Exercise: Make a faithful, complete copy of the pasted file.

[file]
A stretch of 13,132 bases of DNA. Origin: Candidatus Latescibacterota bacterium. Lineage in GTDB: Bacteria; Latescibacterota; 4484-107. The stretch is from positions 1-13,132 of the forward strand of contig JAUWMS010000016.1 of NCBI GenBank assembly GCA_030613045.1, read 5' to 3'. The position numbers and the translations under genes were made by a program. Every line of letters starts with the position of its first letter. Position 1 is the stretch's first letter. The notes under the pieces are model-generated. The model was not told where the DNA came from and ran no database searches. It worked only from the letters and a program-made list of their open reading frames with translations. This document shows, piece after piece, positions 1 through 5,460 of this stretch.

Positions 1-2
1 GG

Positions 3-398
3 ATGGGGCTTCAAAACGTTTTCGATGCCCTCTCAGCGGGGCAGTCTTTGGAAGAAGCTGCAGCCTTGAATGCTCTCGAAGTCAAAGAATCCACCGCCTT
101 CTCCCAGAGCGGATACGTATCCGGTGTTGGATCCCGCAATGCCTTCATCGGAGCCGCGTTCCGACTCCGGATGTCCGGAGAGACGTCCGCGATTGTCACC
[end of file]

A stretch of 13,132 bases of DNA. Origin: Candidatus Latescibacterota bacterium. Lineage in GTDB: Bacteria; Latescibacterota; 4484-107. The stretch is from positions 1-13,132 of the forward strand of contig JAUWMS010000016.1 of NCBI GenBank assembly GCA_030613045.1, read 5' to 3'. The position numbers and the translations under genes were made by a program. Every line of letters starts with the position of its first letter. Position 1 is the stretch's first letter. The notes under the pieces are model-generated. The model was not told where the DNA came from and ran no database searches. It worked only from the letters and a program-made list of their open reading frames with translations. This document shows, piece after piece, positions 1 through 5,460 of this stretch.

Positions 1-2
1 GG

Positions 3-398
3 ATGGGGCTTCAAAACGTTTTCGATGCCCTCTCAGCGGGGCAGTCTTTGGAAGAAGCTGCAGCCTTGAATGCTCTCGAAGTCAAAGAATCCACCGCCTT
101 CTCCCAGAGCGGATACGTATCCGGTGTTGGATCCCGCAATGCCTTCATCGGAGCCGCGTTCCGACTCCGGATGTCCGGAGAGACGTCCGCGATTGTCACC